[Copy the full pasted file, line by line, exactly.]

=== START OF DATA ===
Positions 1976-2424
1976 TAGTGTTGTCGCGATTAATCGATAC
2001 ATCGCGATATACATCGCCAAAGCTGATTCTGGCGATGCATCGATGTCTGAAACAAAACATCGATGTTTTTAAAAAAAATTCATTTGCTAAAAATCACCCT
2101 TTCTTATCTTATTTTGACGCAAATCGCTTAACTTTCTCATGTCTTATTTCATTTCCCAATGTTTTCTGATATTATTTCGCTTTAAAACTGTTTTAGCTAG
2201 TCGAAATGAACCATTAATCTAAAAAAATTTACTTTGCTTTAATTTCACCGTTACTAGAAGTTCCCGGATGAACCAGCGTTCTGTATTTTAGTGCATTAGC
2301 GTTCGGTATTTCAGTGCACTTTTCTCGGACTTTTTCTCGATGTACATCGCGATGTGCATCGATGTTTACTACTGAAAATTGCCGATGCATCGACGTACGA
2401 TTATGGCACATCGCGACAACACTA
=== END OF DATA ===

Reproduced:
Positions 1976-2424
1976 TAGTGTTGTCGCGATTAATCGATAC
2001 ATCGCGATATACATCGCCAAAGCTGATTCTGGCGATGCATCGATGTCTGAAACAAAACATCGATGTTTTTAAAAAAAATTCATTTGCTAAAAATCACCCT
2101 TTCTTATCTTATTTTGACGCAAATCGCTTAACTTTCTCATGTCTTATTTCATTTCCCAATGTTTTCTGATATTATTTCGCTTTAAAACTGTTTTAGCTAG
2201 TCGAAATGAACCATTAATCTAAAAAAATTTACTTTGCTTTAATTTCACCGTTACTAGAAGTTCCCGGATGAACCAGCGTTCTGTATTTTAGTGCATTAGC
2301 GTTCGGTATTTCAGTGCACTTTTCTCGGACTTTTTCTCGATGTACATCGCGATGTGCATCGATGTTTACTACTGAAAATTGCCGATGCATCGACGTACGA
2401 TTATGGCACATCGCGACAACACTA